If everything is working correctly after you have deployed Velero (applied the new common and minio folders), you should get the following new RC version numbers.
cormac@pks-cli:~$ velero version Client: Version:v1.0.0-rc.1 Git commit: d05f8e53d8ecbdb939d5d3a3d24da7868619ec3d Server: Version:v1.0.0-rc.1
It would also be worth making sure that the velero and restic pods, as well as the minio pod, has started successfully. But as mentioned, this should be no different to v0.11. Note that when using PKS, the ‘allow privileged‘ checkbox should be selected on the PKS tile in Pivotal Ops Manager for the restic portion to work correctly. Again, refer to my earlier blog post if you want full setup instructions. It should look something like this.
cormac@pks-cli:~$ kubectl get pod -n velero NAME READY STATUS RESTARTS AGE minio-67fc7ffcdf-r8r4g 1/1 Running 0 4m51s minio-setup-hj24t 0/1 Completed 1 4m51s restic-bjdp2 1/1 Running 0 4m50s restic-cj8sx 1/1 Running 0 4m50s restic-cljrk 1/1 Running 0 4m50s restic-q4xdn 1/1 Running 0 4m50s velero-6756989966-dmhrc 1/1 Running 0 4m50s
Backup and Restore
Now for the real test. Let’s do a backup of some application, delete the original, and see if we can restore it once more with this RC version of Velero. I’m going to use my tried and trusted Cassandra instance, running in its own namespace also called Cassandra. I’ve already populated it with some simple data. The idea is to take a backup with Velero, delete the namespace where Cassandra exists, then restore it once again with Velero. My Cassandra instance has a single PVC/PV, and since this is running on vSphere and PKS, we will be using the restic plugin for snapshot management that comes with Velero. I have also added the correct annotations to get the PV contents includes in the backup. Once I have completed the backup, and deleted the namespace, I will initiate a restore. I will then verify that my database contents are still intact.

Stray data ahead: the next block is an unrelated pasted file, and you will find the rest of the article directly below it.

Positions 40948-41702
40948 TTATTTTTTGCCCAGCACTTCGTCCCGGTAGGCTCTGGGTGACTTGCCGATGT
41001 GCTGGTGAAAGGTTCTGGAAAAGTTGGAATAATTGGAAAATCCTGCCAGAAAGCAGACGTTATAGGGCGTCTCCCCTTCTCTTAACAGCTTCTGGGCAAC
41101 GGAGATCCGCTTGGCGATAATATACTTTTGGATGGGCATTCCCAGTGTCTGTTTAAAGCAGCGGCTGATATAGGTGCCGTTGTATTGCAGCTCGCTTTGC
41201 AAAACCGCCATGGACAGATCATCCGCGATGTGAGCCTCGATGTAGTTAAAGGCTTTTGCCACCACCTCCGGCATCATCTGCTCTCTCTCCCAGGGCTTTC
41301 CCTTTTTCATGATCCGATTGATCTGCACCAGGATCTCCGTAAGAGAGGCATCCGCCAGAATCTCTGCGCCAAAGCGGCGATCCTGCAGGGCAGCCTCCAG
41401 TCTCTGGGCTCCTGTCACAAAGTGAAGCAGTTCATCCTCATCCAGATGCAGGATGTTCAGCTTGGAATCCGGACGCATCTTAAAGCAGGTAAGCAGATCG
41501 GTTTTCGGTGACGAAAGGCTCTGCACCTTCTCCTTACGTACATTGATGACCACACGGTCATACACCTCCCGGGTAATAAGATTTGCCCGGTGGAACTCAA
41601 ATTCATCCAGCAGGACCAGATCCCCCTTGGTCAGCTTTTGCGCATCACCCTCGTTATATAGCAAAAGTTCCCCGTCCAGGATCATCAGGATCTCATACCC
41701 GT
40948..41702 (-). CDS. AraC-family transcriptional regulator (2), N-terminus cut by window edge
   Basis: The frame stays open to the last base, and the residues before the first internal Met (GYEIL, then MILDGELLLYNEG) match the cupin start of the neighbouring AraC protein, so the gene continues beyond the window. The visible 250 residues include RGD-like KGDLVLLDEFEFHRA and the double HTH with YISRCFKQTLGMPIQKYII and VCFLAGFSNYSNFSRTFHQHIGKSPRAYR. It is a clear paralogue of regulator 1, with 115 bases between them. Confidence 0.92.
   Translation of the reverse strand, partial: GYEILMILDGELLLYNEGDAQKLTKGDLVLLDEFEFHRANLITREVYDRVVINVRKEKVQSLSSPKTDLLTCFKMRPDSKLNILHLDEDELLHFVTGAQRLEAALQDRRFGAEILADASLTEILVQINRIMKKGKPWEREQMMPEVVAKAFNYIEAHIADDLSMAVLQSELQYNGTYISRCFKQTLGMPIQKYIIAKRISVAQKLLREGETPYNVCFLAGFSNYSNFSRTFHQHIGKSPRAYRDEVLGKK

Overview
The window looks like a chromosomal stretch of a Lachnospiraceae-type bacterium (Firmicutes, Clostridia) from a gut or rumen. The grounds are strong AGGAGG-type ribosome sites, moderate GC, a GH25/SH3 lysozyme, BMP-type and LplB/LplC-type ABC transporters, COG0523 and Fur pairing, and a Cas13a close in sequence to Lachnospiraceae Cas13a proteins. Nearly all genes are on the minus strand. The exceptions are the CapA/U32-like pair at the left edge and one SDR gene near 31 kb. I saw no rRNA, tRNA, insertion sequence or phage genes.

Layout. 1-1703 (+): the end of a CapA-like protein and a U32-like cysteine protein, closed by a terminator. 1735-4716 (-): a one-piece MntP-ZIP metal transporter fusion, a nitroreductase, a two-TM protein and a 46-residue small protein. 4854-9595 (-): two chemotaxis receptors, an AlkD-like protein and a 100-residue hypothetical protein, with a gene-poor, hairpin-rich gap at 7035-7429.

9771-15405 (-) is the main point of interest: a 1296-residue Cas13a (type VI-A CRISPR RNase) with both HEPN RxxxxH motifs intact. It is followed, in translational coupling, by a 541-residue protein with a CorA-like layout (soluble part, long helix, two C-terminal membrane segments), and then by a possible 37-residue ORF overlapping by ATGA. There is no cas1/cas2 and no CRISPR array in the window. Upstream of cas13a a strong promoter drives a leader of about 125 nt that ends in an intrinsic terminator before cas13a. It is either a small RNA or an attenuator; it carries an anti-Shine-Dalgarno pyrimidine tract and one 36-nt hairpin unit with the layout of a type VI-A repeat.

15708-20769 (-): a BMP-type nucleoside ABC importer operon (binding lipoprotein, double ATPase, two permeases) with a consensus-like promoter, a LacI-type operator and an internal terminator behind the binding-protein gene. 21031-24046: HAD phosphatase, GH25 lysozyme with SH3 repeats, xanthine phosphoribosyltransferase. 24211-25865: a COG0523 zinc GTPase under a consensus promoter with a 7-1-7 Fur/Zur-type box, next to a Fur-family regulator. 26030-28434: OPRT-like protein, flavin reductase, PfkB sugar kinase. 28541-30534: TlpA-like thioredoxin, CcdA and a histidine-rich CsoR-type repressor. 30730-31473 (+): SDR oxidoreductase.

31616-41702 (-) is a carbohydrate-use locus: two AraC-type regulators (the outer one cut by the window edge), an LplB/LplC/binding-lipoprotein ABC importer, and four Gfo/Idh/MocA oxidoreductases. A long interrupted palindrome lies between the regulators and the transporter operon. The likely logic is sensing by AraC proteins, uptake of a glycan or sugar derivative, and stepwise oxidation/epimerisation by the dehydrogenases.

Here are the complete steps. They should be quite easy to follow.